- Michael Leachman, “North Carolina’s Tax Cuts Haven’t Caused Economy to Surge,” Center on Budget and Policy Priorities, Feb. 27, 2018. https://www.cbpp.org/blog/north-carolinas-tax-cuts-havent-caused-economy-to-surge. ↩
- Carl Davis and Nick Buffie, “Trickle-Down Dries Up: States without Personal Income Taxes Lag Behind States With the Highest Top Tax Rates,” Institute on Taxation and Economic Policy, https://itep.org//www/wp-content/uploads/trickledowndriesup_1017.pdf. ↩
- According to analysis from the Institute for Taxation and Economic Policy (ITEP), adding groceries to Kentucky’s sales tax base (they are taxed in Tennessee at 4 percent) would increase the share of income that families in the bottom income quintile pay by ten times more than it would increase what the wealthiest one percent pay. Anna Baumann, “Taxing Groceries in Kentucky Would Hurt Low-Income Families, Weaken Revenue Growth,” Kentucky Center for Economic Policy, April 12, 2017, https://kypolicy.org/taxing-groceries-kentucky-hurt-low-income-families-weaken-revenue-growth/. ↩
- Institute for Taxation and Economic Policy. ↩
- Institute on Taxation and Economic Policy, “Who Pays? A 50 State Report,” January 2015, https://itep.org/whopays/. ↩
- Estelle Sommeiller, Mark Price and Ellis Wazeter, “Income Inequality in the U.S. by State, Metropolitan Area and County,” Economic Policy Institute, June 2016, http://www.epi.org/files/pdf/107100.pdf. ↩
- Anna Baumann, “Continuing General Fund Erosion is More Evidence of the Need to Clean Up Tax Code,” Kentucky Center for Economic Policy, August 2, 2017, https://kypolicy.org/continuing-general-fund-erosion-evidence-need-clean-tax-code/. ↩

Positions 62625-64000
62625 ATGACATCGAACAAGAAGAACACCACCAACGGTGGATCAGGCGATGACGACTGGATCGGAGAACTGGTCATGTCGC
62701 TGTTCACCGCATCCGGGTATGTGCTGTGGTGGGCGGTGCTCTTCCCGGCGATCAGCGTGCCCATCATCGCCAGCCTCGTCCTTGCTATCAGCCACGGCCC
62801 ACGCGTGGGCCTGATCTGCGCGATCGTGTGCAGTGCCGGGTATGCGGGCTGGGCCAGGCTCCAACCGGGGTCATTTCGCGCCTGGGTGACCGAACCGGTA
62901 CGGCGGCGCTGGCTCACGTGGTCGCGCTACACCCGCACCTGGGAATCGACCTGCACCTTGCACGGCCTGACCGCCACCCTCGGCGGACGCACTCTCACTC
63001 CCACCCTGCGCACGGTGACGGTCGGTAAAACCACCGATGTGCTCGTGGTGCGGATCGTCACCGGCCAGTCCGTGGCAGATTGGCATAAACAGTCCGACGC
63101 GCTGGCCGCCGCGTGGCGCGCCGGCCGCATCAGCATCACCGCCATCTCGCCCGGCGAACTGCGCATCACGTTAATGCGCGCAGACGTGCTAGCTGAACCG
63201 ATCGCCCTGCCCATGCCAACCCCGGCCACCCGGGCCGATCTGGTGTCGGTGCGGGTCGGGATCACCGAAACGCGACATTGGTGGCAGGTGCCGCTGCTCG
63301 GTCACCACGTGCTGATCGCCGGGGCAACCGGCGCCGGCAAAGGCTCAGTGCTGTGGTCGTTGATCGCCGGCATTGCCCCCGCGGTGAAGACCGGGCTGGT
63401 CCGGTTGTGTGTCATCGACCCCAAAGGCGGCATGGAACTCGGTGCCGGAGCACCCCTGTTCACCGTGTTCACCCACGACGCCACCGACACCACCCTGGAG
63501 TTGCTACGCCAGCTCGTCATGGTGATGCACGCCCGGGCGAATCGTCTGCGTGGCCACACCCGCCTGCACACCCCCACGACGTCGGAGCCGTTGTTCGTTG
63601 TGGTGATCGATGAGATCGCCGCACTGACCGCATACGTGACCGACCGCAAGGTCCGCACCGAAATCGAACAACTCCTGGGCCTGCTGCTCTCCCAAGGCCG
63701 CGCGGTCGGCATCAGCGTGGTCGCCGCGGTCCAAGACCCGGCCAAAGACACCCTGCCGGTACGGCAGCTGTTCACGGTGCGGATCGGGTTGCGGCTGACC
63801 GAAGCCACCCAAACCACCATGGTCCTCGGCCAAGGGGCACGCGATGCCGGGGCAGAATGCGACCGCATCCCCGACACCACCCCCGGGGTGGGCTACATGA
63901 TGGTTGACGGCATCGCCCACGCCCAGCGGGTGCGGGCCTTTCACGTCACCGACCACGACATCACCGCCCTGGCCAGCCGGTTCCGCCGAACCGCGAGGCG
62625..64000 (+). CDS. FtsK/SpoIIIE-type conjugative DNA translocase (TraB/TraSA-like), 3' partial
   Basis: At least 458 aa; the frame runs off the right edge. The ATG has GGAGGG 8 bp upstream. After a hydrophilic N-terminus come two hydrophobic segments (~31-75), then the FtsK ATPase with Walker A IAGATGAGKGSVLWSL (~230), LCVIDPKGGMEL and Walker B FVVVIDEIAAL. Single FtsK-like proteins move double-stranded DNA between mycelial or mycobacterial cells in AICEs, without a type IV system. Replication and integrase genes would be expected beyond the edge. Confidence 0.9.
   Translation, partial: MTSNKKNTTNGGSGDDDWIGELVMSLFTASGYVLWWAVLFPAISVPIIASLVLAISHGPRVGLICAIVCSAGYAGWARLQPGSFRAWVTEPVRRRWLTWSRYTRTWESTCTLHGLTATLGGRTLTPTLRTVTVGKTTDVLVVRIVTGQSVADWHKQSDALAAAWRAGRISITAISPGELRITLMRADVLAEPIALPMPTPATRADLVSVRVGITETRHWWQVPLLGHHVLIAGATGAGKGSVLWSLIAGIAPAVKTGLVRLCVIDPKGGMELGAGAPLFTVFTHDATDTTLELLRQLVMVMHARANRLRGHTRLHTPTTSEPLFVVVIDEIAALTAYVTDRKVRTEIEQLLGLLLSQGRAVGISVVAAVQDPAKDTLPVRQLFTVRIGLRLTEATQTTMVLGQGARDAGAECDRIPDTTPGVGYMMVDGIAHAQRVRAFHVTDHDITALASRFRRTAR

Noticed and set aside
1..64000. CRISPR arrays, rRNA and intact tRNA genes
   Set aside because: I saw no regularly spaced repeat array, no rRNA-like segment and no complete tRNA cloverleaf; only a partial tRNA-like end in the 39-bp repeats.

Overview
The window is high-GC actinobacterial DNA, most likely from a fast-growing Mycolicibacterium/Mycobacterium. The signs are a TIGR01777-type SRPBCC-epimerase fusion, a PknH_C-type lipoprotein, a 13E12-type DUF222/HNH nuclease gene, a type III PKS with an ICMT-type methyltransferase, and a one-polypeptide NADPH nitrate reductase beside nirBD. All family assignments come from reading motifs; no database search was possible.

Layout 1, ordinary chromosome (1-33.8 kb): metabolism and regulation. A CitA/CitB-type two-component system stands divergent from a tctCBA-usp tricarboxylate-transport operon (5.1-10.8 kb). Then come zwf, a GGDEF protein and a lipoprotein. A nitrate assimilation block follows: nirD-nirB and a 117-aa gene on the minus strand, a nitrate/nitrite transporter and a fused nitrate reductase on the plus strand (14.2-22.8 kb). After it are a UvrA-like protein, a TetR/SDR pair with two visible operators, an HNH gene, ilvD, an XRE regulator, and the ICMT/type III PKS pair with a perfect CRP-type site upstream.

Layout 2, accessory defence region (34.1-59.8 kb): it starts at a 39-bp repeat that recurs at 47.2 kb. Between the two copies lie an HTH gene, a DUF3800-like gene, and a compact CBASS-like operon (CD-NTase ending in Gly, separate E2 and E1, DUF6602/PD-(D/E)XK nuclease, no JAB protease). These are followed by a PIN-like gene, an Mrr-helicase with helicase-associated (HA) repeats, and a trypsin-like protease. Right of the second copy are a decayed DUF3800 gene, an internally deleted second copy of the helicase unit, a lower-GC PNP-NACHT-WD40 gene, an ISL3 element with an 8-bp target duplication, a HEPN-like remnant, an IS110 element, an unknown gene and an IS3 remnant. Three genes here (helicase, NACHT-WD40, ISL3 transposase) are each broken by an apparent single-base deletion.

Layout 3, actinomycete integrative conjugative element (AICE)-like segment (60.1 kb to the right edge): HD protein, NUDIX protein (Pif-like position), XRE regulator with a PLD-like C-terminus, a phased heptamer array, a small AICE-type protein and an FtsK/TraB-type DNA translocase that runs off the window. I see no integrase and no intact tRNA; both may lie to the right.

- Gabriel Petek, “Income Inequality Weighs On State Tax Revenues,” Standard and Poor’s Global Market Intelligence, September 15, 2014, https://www.globalcreditportal.com/ratingsdirect/renderArticle.do?articleId=1359059&SctArtId=263028&from=CM&nsl_code=LIME&sourceObjectId=8819204&sourceRevId=2&fee_ind=N&exp_date=20240914-19:27:33. ↩
- Federation of Tax Administrators, “Sales Taxation of Services; Summary Table – Number of Services Taxed by State and Category,” 2007, http://www.taxadmin.org/sales-taxation-of-services. ↩
- These are total revised appropriations, including General, Tobacco, Federal and Restricted Funds. Office of the State Budget Director, “2016-2018 Budget of the Commonwealth,” http://osbd.ky.gov/Publications/Documents/Budget%20Documents/2016-2018%20Budget%20of%20the%20Commonwealth/1618BOCVolumeI%20-%206-30-16.pdf. ↩
- Justin Wilson, “Quarterly Fiscal Affairs Report,” Tennessee Office of the Comptroller of the Treasury, January 2016, http://www.comptroller.tn.gov/repository/ms/2016Q1FiscalAffairsReport.pdf. ↩
- Anna Baumann, “Revenue Options that Strengthen the Commonwealth,” Kentucky Center for Economic Policy, February 2, 2016, https://kypolicy.org/new-report-kentucky-can-take-balanced-approach-to-budget-with-revenue-options/. ↩
- Tax Foundation, “Facts and Figures: How Does Your State Compare?” 2017, https://files.taxfoundation.org/20170710170127/TF-Facts-Figures-2017-7-10-2017.pdf. ↩
- TN Department of Finance and Administration, “The Budget, Fiscal Year 2016-2017,” https://www.tn.gov/finance/article/fa-budget-publication-2016-2017. KY Office of the State Budget Director, “2016-2018 Budget of the Commonwealth Budget in Brief,” http://osbd.ky.gov/Publications/Documents/Budget%20Documents/2016-2018%20Budget%20of%20the%20Commonwealth/Budget%20in%20Brief%20-%207-7-16.pdf. ↩
- National Education Association, “Rankings of the States 2016 and Estimates of School Statistics 2017,” NEA Research May 2017, http://www.nea.org/assets/docs/2017_Rankings_and_Estimates_Report-FINAL-SECURED.pdf. ↩
- Michael Childress, “Educational Spending ROI” in 2017 Kentucky Annual Economic Report, University of Kentucky Center for Business and Economic Research, January 2017, http://uknowledge.uky.edu/cgi/viewcontent.cgi?article=1021&context=cber_kentuckyannualreports. ↩
- Education Law Center, “Tennessee,” http://www.edlawcenter.org/states/tennessee.html. ↩
- National Education Association, “Rankings and Estimates.” ↩
- Marcia Ford Seiler, Pam Young, Sabrina Olds et al, “2011 School Finance Report,” Office of Education Accountability, June 12, 2012, http://www.lrc.ky.gov/lrcpubs/RR389.pdf. ↩
- Frankfort Bureau, “Major Reform Provisions,” Lexington Herald-Leader, March 30, 1990. ↩